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Open AccessEditorial
Acknowledgement to Reviewers of Environments in 2018
Published: 8 January 2019
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Abstract
Rigorous peer-review is the corner-stone of high-quality academic publishing[...] Full article
Open AccessArticle
Vinasse Treatment within the Sugarcane-Ethanol Industry Using Ozone Combined with Anaerobic and Aerobic Microbial Processes
Received: 30 November 2018 / Revised: 21 December 2018 / Accepted: 3 January 2019 / Published: 7 January 2019
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Abstract
The production of ethanol from sugarcane or molasses generates vinasse, a residue rich in organic matter and minerals. Vinasse is often used in fertilization and irrigation practices, which may be linked to negative environmental outcomes if excess is applied. Herein, we introduce a [...] Read more.
The production of ethanol from sugarcane or molasses generates vinasse, a residue rich in organic matter and minerals. Vinasse is often used in fertilization and irrigation practices, which may be linked to negative environmental outcomes if excess is applied. Herein, we introduce a novel alternative to the treatment of vinasse promoting the reduction in Chemical Oxygen Demand (COD) levels, phenolic compounds, and its mineral content through the coupling of ozone treatment, anaerobic digestion, and the aerobic growth of fungi. The ozone treatment is able to remove about 30% of the total COD, and deplete the concentration of phenolic compounds, while anaerobic digestion produces biogas and generates vinasse digestate, which is less biorecalcitrant than raw vinasse. The aerobic fungal growth generates oleaginous fungal biomass and promotes over 80% of Kjeldahl-Nitrogen in the vinasse. If vinasse were treated following the sequence of anaerobic digestion, aerobic fungal growth, and ozone treatment, the effluent would have about 95% of the COD decreased, complete removal of phenolic compounds, and over 80% of Kjeldahl-Nitrogen. Full article
(This article belongs to the Special Issue Advanced Oxidation Applications)
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Open AccessArticle
Assessing Health Effects and Soundscape Analysis as New Mitigation Actions Concerning the Aircraft Noise Impact in Small- and Middle-Size Urban Areas in Greece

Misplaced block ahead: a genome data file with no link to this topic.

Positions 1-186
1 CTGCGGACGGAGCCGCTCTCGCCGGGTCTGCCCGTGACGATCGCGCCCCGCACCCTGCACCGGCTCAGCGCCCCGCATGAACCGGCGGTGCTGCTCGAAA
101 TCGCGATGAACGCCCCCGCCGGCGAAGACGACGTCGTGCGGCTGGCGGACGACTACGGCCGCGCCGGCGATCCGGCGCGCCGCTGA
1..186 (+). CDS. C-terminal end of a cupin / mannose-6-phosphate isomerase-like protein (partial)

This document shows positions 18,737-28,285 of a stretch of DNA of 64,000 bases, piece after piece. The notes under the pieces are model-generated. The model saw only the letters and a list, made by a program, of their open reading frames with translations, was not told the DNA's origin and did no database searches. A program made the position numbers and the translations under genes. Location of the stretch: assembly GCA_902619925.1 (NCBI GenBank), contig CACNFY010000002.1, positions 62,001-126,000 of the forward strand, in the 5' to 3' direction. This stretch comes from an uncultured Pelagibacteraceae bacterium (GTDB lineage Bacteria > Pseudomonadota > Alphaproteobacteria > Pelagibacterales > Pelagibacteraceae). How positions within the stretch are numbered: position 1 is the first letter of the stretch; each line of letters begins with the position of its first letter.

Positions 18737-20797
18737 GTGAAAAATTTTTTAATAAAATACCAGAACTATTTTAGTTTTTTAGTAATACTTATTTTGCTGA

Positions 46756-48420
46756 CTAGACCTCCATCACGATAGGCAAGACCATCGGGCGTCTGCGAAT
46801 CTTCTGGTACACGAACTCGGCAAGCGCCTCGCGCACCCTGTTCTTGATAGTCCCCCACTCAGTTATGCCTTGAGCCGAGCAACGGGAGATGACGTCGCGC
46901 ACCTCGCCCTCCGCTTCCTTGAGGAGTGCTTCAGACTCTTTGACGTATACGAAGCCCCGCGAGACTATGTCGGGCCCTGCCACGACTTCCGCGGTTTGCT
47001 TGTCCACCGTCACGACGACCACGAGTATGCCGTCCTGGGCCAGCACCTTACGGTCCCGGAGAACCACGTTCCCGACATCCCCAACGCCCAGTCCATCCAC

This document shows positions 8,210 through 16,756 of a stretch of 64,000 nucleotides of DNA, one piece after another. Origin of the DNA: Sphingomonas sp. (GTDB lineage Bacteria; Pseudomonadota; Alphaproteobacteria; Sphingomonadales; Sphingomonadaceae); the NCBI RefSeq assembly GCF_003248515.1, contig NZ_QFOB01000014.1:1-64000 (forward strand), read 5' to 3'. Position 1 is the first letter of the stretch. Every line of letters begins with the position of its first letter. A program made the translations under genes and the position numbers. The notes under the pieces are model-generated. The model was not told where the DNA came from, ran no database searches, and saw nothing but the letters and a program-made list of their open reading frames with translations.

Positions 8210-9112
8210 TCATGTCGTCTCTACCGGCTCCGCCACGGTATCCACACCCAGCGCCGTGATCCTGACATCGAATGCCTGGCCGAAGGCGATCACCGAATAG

Received: 23 October 2018 / Revised: 11 December 2018 / Accepted: 24 December 2018 / Published: 4 January 2019
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Abstract
In 2013 and 2014, two main International Airports in Greece were evaluated through the European directive on noise environment 2002/49/EC: “Nikos Kazantzakis” International Airport of Heraklion Crete and “Ioannis—Kapodistrias” International Airport in Corfu, both located in highly touristic areas of Greece. Acoustic measurement’s [...] Read more.
In 2013 and 2014, two main International Airports in Greece were evaluated through the European directive on noise environment 2002/49/EC: “Nikos Kazantzakis” International Airport of Heraklion Crete and “Ioannis—Kapodistrias” International Airport in Corfu, both located in highly touristic areas of Greece. Acoustic measurement’s campaign, environmental noise mapping simulations and population exposure to noise were implemented in order to produce a complete Strategic Noise Map. Correlated to this acoustic approach, a comprehensive interview campaign and a detailed soundscape analysis were also conducted in both airports’ adjacent areas (Alikarnassos district in Heraklion and the peninsula of Canoni in Corfu City) in order to understand the impact of aircraft movements on both local residents and tourists, and analyze the perception of the soundscapes. A similar evaluation was also executed in order to assess possible health effects by using the WHO’s DALY’s (Disability Adjusted Life Year) metrics for environmental noise in relation to the exposure of the population. This paper presents the main results of these representative case studies, attempting a combined assessment of both health effects and soundscape characteristics to be used as evaluation tools towards the management and the rehabilitation acoustic environment characterized mainly by aircraft noise in touristic areas. Full article